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Church of St Elidan

A Grade II* Listed Building in Llanelidan, Denbighshire

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Coordinates

Latitude: 53.0447 / 53°2'40"N

Longitude: -3.3292 / 3°19'44"W

OS Eastings: 310988

OS Northings: 350542

OS Grid: SJ109505

Mapcode National: GBR 6R.D7S6

Mapcode Global: WH77N.TQWQ

Entry Name: Church of St Elidan

Listing Date: 19 July 1966

Last Amended: 21 March 2001

Grade: II*

Source: Cadw

Source ID: 760

Building Class: Religious, Ritual and Funerary

Location: 1 km south of Nantclwyd Hall, in a stone-walled churchyard with iron gate and steps to south; also entered at north by a late-C19 timber-framed lychgate. War memorial cross at west.

County: Denbighshire

Town: Ruthin

Community: Llanelidan

Community: Llanelidan

Traditional County: Denbighshire

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History

A round churchyard form shown on early maps suggests early origins. The 'ecclesia de Lanelidem' is mentioned in 1254, but the present fabric appears to be all C14 or later, with C15 east windows. The rood screen was broken up at the Reformation, but fragments remained and have been incorporated into later carpentry, together with fragments from other sources. Glass and stonecarvings were lost to the Puritans. Some Georgian box-pews remain.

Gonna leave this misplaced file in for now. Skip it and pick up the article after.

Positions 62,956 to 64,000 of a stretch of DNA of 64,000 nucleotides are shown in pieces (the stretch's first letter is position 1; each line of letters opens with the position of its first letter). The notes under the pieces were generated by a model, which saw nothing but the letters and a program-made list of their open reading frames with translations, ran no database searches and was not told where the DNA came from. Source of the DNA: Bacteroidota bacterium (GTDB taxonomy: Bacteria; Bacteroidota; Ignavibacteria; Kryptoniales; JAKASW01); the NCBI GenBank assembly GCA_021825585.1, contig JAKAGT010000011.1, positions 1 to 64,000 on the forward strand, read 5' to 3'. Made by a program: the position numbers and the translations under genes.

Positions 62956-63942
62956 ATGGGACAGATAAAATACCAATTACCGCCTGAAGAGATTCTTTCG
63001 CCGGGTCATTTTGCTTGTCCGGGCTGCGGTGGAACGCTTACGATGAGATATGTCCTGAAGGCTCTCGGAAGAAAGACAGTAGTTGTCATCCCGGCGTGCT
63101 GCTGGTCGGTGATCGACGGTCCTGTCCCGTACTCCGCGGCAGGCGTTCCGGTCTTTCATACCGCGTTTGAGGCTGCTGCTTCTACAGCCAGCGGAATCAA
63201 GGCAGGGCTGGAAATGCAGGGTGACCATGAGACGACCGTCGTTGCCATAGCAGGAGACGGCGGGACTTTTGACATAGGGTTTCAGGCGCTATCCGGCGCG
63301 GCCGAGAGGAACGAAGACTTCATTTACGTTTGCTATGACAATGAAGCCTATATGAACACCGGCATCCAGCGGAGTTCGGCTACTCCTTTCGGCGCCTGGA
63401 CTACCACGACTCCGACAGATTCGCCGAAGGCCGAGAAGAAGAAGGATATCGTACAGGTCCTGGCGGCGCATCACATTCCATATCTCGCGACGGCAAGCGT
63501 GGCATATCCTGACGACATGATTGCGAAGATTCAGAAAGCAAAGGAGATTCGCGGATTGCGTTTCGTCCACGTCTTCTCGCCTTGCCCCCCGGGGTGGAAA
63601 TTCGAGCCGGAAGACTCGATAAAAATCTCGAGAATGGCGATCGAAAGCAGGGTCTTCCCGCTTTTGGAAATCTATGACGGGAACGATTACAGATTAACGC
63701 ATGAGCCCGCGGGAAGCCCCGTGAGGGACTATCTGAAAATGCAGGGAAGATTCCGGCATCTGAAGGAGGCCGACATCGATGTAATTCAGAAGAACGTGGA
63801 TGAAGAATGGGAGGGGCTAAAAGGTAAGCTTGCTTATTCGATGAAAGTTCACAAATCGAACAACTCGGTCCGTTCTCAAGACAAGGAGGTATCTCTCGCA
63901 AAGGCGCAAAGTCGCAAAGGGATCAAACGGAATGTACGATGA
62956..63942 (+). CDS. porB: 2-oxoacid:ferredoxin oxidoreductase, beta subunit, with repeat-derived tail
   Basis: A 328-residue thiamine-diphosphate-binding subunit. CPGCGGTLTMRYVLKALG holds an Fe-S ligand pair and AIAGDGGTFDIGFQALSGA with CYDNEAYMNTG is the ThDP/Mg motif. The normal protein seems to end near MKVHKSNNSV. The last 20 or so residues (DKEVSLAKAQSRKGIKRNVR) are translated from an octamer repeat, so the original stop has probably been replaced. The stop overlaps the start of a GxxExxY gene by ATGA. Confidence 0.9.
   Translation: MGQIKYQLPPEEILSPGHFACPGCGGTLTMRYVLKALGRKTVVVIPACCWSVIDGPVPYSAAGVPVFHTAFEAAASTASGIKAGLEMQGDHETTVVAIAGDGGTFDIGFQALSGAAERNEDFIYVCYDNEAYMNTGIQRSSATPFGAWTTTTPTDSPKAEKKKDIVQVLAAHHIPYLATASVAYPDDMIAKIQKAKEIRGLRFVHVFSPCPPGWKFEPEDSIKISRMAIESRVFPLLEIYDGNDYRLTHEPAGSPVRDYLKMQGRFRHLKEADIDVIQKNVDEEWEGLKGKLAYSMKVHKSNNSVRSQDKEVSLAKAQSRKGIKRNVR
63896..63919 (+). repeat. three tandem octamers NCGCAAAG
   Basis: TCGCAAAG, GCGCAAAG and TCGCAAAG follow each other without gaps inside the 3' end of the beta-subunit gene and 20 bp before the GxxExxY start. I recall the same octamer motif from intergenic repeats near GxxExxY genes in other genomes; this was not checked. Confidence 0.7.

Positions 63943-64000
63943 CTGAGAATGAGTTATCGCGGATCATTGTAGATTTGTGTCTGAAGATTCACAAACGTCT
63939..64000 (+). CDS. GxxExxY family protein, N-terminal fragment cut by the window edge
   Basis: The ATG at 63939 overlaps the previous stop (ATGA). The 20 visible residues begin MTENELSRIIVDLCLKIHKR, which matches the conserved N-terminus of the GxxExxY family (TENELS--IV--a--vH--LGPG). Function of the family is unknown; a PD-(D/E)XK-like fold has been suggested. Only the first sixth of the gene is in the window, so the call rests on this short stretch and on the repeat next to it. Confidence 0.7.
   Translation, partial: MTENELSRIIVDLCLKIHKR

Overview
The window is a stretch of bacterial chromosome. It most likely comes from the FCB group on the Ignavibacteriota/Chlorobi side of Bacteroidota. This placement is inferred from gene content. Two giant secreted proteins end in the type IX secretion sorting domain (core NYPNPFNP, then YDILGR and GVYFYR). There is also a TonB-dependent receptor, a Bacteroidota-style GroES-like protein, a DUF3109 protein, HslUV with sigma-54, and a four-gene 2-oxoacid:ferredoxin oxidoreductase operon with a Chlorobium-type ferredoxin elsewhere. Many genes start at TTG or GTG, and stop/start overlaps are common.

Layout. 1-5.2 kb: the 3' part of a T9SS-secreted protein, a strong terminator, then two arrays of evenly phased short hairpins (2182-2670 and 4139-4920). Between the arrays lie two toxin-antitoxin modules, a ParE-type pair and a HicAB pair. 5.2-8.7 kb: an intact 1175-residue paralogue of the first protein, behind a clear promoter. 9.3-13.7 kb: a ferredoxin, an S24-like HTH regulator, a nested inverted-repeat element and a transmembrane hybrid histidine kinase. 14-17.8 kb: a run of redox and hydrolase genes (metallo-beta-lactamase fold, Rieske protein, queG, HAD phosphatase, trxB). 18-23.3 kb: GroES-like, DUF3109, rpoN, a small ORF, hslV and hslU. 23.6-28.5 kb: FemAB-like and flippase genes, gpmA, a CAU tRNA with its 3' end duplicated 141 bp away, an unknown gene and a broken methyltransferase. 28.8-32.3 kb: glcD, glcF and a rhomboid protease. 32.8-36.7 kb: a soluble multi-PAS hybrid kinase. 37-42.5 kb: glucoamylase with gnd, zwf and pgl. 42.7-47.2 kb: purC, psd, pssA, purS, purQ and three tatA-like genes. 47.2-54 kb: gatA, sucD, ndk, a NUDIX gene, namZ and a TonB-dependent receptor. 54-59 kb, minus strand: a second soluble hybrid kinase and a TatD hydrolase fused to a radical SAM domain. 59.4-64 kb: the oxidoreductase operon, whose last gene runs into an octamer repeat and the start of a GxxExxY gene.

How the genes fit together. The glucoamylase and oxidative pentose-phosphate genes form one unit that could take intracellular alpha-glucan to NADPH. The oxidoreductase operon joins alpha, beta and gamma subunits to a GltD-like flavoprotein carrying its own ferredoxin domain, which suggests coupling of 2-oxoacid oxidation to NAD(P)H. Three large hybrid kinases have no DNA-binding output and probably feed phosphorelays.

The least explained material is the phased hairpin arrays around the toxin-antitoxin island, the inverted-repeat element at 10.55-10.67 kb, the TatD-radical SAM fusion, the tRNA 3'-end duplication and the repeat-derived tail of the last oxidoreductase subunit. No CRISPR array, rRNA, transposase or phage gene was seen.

St Elidan's was one of the last unrestored churches in the Vale of Clwyd. The church was partly repaired in 1830 at a cost of about £130. In 1849-50 it was re-pewed and re-paved. The screen and roodloft were dismantled and are said to have been mostly removed to Ruthin in 1859 and since lost. In 1889 it was reported that the roof was in a state of collapse. Under the Rev. Thomas Pritchard the church underwent a major restoration costing over £1000, completed in 1890, to the design of John Douglas (Douglas and Fordham of Chester) with Mr Morris of Derwen as Contractor. (A previous scheme by Arthur Baker of Kensington was not carried out, due to lack of support by the Squire.) A large vestry or parish room was formed in the west extension of the nave, in place of a previous smaller one, the old gallery stairs being removed. The pulpit was moved to its present position, the reredos assembled from Jacobean panelling and the lobby at the north porch door was constructed. The lychgate was added at this time. Losses in this period included floor monuments and painted wall texts. Bones of three human skeletons were found immured in the north wall.